The US Department of Commerce (DOC) today released its preliminary determinations in the antidumping duty investigations of mattresses imported from Cambodia, Indonesia, Malaysia, Serbia, Thailand, Turkey and Vietnam. The preliminary dumping margins range from 2.61 to 989.20%, depending on the country and the producer or exporter from a given country.
The country-specific dumping margins are as follows:
DOC’s antidumping findings will go into effect once its preliminary determination is published in the Federal Register, which is expected to occur within approximately 5-7 business days from today. At that time, US Customs and Border Protection (Customs) will suspend *liquidation of all future entries of mattresses imported from the countries listed in the chart above and collect cash deposits of estimated antidumping duties in the amounts noted above from the US importer of record for such entries.
In its public announcement today, DOC did not disclose whether it had found “critical circumstances” to exist in any of these cases. The formal written decision in these cases will likely be released in several days, and that may provide further details on that topic. By way of background, these investigations commenced after seven US mattress manufacturers and two unions representing workers at US mattress plants filed antidumping petitions with both DOC and the US International Trade Commission (USITC) on March 31, 2020 alleging that imports of mattresses from the above countries were being sold in the United States at unfair prices and were causing material injury to the US mattress industry.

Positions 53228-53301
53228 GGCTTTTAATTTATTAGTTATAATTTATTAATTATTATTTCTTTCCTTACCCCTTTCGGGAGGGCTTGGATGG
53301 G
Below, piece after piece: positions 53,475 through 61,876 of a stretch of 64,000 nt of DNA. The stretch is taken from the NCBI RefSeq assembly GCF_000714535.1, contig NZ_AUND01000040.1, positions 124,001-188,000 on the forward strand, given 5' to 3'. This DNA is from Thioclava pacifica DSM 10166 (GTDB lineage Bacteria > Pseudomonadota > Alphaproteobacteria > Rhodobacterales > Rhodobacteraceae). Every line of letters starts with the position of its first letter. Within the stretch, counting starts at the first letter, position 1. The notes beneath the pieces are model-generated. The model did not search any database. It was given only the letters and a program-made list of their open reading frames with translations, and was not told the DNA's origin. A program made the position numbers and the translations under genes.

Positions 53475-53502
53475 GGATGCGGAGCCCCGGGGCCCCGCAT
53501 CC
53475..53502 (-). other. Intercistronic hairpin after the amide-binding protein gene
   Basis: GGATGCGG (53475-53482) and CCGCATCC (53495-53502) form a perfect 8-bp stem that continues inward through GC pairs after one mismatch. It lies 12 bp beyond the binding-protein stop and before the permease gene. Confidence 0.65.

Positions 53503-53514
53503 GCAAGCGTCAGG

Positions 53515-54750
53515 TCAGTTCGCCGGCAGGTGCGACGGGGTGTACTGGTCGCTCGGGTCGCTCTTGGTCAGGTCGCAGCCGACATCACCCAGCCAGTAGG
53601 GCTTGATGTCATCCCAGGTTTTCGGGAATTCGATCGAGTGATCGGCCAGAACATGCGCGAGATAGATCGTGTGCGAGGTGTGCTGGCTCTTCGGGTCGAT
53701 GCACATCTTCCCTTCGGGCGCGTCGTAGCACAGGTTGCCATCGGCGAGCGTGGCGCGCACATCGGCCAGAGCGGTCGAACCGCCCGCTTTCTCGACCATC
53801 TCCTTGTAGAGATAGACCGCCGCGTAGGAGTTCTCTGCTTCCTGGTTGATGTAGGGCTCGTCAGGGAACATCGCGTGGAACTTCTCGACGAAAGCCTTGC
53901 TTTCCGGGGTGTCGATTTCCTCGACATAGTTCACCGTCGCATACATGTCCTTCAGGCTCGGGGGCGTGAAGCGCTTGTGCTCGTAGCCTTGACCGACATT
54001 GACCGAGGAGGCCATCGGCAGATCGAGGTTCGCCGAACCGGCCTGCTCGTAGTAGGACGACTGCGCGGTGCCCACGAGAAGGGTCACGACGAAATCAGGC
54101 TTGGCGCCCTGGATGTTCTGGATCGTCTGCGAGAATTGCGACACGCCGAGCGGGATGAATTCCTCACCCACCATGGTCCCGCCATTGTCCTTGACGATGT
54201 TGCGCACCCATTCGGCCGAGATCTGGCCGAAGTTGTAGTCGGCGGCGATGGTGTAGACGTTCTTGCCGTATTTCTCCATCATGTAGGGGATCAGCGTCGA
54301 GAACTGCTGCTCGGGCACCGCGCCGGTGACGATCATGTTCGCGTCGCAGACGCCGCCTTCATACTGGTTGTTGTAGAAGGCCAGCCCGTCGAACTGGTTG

On the same day, the petitioners also filed a countervailing duty investigation with regard to mattresses from China. On September 11, 2020, DOC found China was providing unfair subsidies to its mattress producers and imposed countervailing duties of 97.78% to offset those subsidies.
DOC formally initiated its investigations on April 24, 2020, and the USITC announced the results of its preliminary affirmative injury determinations in these cases on May 14, 2020.
*Customs term that describes the final step in the importation process when Customs finalizes and the importer pays the total amount of duties and other charges owed on an entry of imported goods. When final payment occurs, Customs liquidates the entry. If DOC finds dumping has occurred, however, the liquidation process is suspended. As a result, the total duties owed (if any) on a specific entry become a contingent liability for the importer and will not be known for months, and sometimes years, after importation has occurred.